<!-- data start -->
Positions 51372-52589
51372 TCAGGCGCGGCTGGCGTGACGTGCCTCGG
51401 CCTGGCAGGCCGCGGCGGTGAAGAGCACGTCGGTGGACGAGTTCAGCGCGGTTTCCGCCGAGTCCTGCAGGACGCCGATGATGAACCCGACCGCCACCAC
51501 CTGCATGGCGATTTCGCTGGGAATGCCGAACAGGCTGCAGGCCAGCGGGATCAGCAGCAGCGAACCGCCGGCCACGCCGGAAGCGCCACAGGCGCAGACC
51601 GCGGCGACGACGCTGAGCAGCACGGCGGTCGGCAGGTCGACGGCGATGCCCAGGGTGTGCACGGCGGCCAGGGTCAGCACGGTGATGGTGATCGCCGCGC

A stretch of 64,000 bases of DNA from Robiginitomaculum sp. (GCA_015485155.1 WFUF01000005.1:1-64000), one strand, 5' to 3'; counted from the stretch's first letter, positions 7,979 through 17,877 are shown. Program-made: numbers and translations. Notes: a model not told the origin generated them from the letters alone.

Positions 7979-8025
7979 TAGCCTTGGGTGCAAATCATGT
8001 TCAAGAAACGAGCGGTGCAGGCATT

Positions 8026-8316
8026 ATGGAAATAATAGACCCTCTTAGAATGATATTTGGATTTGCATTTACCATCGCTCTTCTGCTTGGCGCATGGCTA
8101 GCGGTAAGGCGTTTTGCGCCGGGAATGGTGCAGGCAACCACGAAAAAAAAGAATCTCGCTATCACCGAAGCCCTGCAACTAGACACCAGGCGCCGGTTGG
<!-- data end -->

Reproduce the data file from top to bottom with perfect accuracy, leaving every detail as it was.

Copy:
Positions 51372-52589
51372 TCAGGCGCGGCTGGCGTGACGTGCCTCGG
51401 CCTGGCAGGCCGCGGCGGTGAAGAGCACGTCGGTGGACGAGTTCAGCGCGGTTTCCGCCGAGTCCTGCAGGACGCCGATGATGAACCCGACCGCCACCAC
51501 CTGCATGGCGATTTCGCTGGGAATGCCGAACAGGCTGCAGGCCAGCGGGATCAGCAGCAGCGAACCGCCGGCCACGCCGGAAGCGCCACAGGCGCAGACC
51601 GCGGCGACGACGCTGAGCAGCACGGCGGTCGGCAGGTCGACGGCGATGCCCAGGGTGTGCACGGCGGCCAGGGTCAGCACGGTGATGGTGATCGCCGCGC

A stretch of 64,000 bases of DNA from Robiginitomaculum sp. (GCA_015485155.1 WFUF01000005.1:1-64000), one strand, 5' to 3'; counted from the stretch's first letter, positions 7,979 through 17,877 are shown. Program-made: numbers and translations. Notes: a model not told the origin generated them from the letters alone.

Positions 7979-8025
7979 TAGCCTTGGGTGCAAATCATGT
8001 TCAAGAAACGAGCGGTGCAGGCATT

Positions 8026-8316
8026 ATGGAAATAATAGACCCTCTTAGAATGATATTTGGATTTGCATTTACCATCGCTCTTCTGCTTGGCGCATGGCTA
8101 GCGGTAAGGCGTTTTGCGCCGGGAATGGTGCAGGCAACCACGAAAAAAAAGAATCTCGCTATCACCGAAGCCCTGCAACTAGACACCAGGCGCCGGTTGG